"There is nothing I can say that will recast that as a delightful experience," Cole says. "But there were moving and memorable moments in response. This city I claim as my home gave me incredible support."

Emory is quickly beginning to feel like her new institutional home, Cole says. "I already had ties and respect for my colleagues at Emory in anthropology and African-American studies--plus a strong respect for the Brother President [William M. Chace]." President Chace has asked her assistance in developing closer ties between Emory and the predominantly African-American Atlanta University Center institutions. Cole believes such expectations are part of the unique task of the three presidential distinguished professors.

"The ways the three of us can promote informed citizenship, the ways we can bring the academy into closer communion with the major issues of the day--we all say that is in some sense our responsibility. I think it is admirable that President Chace has sought a way to concretize that."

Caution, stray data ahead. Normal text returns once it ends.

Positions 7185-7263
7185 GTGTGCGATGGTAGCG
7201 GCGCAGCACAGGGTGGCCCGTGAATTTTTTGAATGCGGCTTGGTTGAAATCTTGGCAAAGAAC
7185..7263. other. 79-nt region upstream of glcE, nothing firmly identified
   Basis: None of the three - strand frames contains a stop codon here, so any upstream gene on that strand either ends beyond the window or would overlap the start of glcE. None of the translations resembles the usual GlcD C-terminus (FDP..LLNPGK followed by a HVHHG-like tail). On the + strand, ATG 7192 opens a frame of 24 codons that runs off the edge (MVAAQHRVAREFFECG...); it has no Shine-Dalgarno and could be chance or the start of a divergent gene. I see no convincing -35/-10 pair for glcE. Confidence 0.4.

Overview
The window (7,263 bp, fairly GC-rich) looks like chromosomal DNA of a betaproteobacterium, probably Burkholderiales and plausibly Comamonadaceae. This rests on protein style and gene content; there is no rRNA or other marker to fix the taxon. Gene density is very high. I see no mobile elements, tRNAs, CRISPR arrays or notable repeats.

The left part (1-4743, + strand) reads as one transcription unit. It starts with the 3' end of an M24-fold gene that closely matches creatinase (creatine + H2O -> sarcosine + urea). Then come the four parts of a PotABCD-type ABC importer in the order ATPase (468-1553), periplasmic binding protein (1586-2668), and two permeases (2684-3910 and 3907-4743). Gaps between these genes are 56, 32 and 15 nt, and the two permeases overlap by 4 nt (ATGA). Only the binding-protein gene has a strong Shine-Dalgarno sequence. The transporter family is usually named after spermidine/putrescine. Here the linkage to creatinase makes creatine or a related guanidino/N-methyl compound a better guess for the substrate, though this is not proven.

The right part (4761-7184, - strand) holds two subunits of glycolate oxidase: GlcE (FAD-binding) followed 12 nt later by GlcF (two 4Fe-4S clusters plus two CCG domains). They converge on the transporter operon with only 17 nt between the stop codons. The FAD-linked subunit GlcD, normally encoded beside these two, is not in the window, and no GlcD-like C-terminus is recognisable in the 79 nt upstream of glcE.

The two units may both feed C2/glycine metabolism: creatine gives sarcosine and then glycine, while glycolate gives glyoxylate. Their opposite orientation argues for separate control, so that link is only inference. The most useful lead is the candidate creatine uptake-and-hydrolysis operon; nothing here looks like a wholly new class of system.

William Foege

Prevailing against the odds

by Rhonda Mullen Watts

I firmly believe that ours is a cause-and-effect world. It is the driving force in public health," William Foege says. "You do these things because it is actually possible to change the world. I can't imagine doing this work if it couldn't succeed."

Foege has built a career on this belief, proving time and again that what many said couldn't be done could, in fact, be accomplished on a grand scale. He has been involved in many of the most important public health advances of the century, including the eradication of smallpox, successful attacks on Guinea worm disease and river blindness, and the development of an agricultural model for improving nutrition in developing countries. Foege also has provided leadership in developing the relatively new field of injury control and been an effective administrator, serving as director of the Centers for Disease Control and Prevention (CDC) from 1977 to 1983 and as executive director of The Carter Center from 1987 to 1992.